Substance one generate all other things by its modifications, supposing the rare and the dense to be the sources of the modifications, in the same way these philosophers say the differences in the elements are the causes of all other qualities. These differences, they say, are three-shape and order and position. For they say the real is differentiated only by ‘rhythm’ and ‘inter-contact’ and ‘turning’; and of this rhythm is shape, inter-contact is order, and turning is position; for A differs from N in shape, AN from NA in order, M from W in position. The question of movement – whence or how it is to belong to things – these thinkers, like the others, lazily neglected. (Aristotle Metaphysics p.6)

Democritus describes rightly; he says one thing cannot be made out of two nor two out of one; for he identifies substances with his indivisible magnitudes. (Aristotle Metaphysics p.75)

Democritus seems to think there are three kinds of difference between things; the

The underlying body, the matter, is one and the same, but they differ either in rhythm, i.e. shape, or in turning, i.e. position, or in inter-contact, i.e. order. (Aristotle Metaphysics p.80)

Infinite

Democritus and Leucippus, postulate the “fugues”, and make “alteration” and coming-to-be result from them. They explain coming-to-be and passing-away by their “dissociation” and “association”, but “alteration” by their “grouping” and “position”. And since they thought that the “truth” lay in the appearance, and appearance are conflicting and infinitely many, they made the “figures” infinite in number. Hence-owing the change of the compound-the same thing seems different and conflicting to different people; it is “transposed” of a single constituent. For tragedy and comedy are both composed of the same lattes. (Aristotle - On Generation and Corruption, p.8)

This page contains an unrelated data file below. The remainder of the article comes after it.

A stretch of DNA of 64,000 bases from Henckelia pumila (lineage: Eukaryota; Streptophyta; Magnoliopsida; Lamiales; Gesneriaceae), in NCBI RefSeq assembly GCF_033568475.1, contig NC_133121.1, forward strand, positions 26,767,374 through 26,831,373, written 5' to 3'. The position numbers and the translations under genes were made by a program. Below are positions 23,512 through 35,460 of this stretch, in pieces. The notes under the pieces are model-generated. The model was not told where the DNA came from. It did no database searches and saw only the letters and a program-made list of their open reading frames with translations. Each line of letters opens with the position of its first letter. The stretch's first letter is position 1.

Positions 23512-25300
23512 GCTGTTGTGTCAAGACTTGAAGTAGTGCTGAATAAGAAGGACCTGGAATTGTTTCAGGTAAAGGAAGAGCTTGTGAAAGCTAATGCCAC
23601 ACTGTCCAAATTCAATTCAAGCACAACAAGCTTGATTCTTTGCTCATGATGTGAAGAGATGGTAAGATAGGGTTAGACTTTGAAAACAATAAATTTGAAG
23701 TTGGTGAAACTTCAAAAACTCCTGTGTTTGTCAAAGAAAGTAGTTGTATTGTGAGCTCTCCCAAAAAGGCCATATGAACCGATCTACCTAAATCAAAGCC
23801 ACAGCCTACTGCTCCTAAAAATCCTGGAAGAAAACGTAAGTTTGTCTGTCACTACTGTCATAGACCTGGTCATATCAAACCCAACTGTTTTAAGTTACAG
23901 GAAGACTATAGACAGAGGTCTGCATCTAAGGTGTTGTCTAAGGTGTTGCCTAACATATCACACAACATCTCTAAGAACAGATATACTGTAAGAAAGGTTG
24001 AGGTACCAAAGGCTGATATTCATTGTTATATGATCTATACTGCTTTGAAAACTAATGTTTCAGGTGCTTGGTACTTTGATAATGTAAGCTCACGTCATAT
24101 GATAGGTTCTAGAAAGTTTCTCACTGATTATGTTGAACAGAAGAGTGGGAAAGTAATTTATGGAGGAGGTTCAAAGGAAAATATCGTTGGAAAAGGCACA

Spherical

Soul consists of spherically shaped atoms. (Aristotle - On the soul Oxford p. XXii)

Soul, Fire & Movement

Democritus says that soul is a sort of fire or hot stuff. Because the atomic shapes are infinite, he calls the spherical ones fire and soul (like what are called motes in the air, which appear in the sunbeams that pass through the window), and ‘all-engendering see-bed’ consisting of these things was what he called the elements of all nature. And they call the spherical atoms soul, because such figures are most able to pass through everything and to move  other things because they also undergo movement themselves and because they suppose that it is soul that imparts movement to animals. That is indeed why they call breathing the mark of life (Aristotle - On the soul Oxford p.7)

Images & God

The idea that our knowledge is based on the reception of images from outside us is employed in Democritus' discussion of the gods, wherein it is clear that our knowledge of the gods comes from eidôla (Atom) (Stanford Online)

Sensation Interpretation

Democritus is correct when he says that the eye is water, but incorrect when he says that seeing is mirroring (Aristotle - On the soul Oxford p. 73)

They treat all perceptible objects as tangible. And yet, if this is the case, it is clear that each of the senses is made of touch; but that this is impossible is not hard to see at a glance. (Aristotle - On the soul Oxford p. 80)

Proper and common perceptible objects. (Aristotle - On the soul Oxford p. 215)

Who treats semblances and effluence as causes. (Aristotle - On the soul Oxford p. 124)

Democritus spoke of semblances emanating from objects that reached human beings and were interpreted as portending future goods or evils, according to Sextus Empiricus, Against the Mathematicians IX, 9

Relativity

Either there is no truth or at least to us is unclear (Aristotle Metaphysics, p. 17) 

Human

Aristotle thinks we can see only because of a medium, such as air or water. Democritus maintained that the effluence from the perceptible object would be distorted if they had to travel through a material medium, but not if they travelled through empty space. (Aristotle - On the soul Oxford p. 190)